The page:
A remarkable new study of the use of Botox in America has revealed that some women suffer a “crack-like” addiction to the process, as they attempt to top up previous treatments.
The number of women aged between 19 and 34 having the cosmetic procedure has risen by 41% since 2011, according to the American Society for Aesthetic Plastic Surgery. Men are also increasingly turning to Botox – they now make up 10% of all users, leading to it being dubbed “Brotox”.
Many younger female users are persuaded by dermatologists that the drug – derived from botulinum toxin, the world’s most lethal neurotoxic agent – will stop wrinkles forming. But Dana Berkowitz, a 38-year-old gender studies professor at Louisiana State University, who has herself used Botox, argues in her book Botox Nation: Changing the Face of America that this expectation is based on a flawed idea of what Botox can do, leading to frequent return visits to the plastic surgeon.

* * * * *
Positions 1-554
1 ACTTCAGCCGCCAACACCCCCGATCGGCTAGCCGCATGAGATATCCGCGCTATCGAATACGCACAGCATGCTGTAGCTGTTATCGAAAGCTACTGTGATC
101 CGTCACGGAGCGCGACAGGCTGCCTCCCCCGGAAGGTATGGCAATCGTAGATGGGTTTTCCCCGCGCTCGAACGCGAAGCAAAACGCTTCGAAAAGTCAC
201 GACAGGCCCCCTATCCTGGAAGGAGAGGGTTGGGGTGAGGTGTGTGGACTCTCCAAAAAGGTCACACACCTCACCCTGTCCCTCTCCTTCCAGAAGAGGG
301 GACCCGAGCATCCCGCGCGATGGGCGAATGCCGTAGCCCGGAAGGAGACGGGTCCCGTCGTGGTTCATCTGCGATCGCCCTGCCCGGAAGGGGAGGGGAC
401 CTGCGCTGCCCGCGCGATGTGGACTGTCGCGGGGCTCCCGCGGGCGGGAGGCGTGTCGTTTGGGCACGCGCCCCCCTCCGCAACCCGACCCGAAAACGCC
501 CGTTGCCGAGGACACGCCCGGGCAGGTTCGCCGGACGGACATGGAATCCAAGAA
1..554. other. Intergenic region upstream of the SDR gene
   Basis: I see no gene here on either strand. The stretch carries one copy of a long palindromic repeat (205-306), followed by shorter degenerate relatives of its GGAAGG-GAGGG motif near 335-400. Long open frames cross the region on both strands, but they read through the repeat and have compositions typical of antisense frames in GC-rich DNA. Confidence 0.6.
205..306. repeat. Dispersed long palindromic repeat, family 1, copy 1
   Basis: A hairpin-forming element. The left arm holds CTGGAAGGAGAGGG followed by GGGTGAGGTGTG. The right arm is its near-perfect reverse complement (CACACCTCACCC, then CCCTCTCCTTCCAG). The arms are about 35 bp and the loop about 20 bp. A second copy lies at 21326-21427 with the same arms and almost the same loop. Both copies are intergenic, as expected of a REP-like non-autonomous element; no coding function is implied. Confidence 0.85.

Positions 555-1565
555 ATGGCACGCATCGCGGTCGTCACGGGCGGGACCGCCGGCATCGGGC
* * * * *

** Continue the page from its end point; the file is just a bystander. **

She told the Observer: “It is and it isn’t preventative: it’s complicated. You’re injecting this neurotoxin into your facial muscles to prevent them from being able to move. If you can’t express an emotion for long periods of time, you don’t get certain lines.
“However, the problem is that Botox only lasts for between four and six months, so once you start seeing those lines form again you go back. Women I interviewed talked about it in terms of it being addictive. One said she was ‘crack-like’ about it.” Berkowitz added: “The problem for me is that in targeting younger women the doctors are trying to create this lifetime consumer.”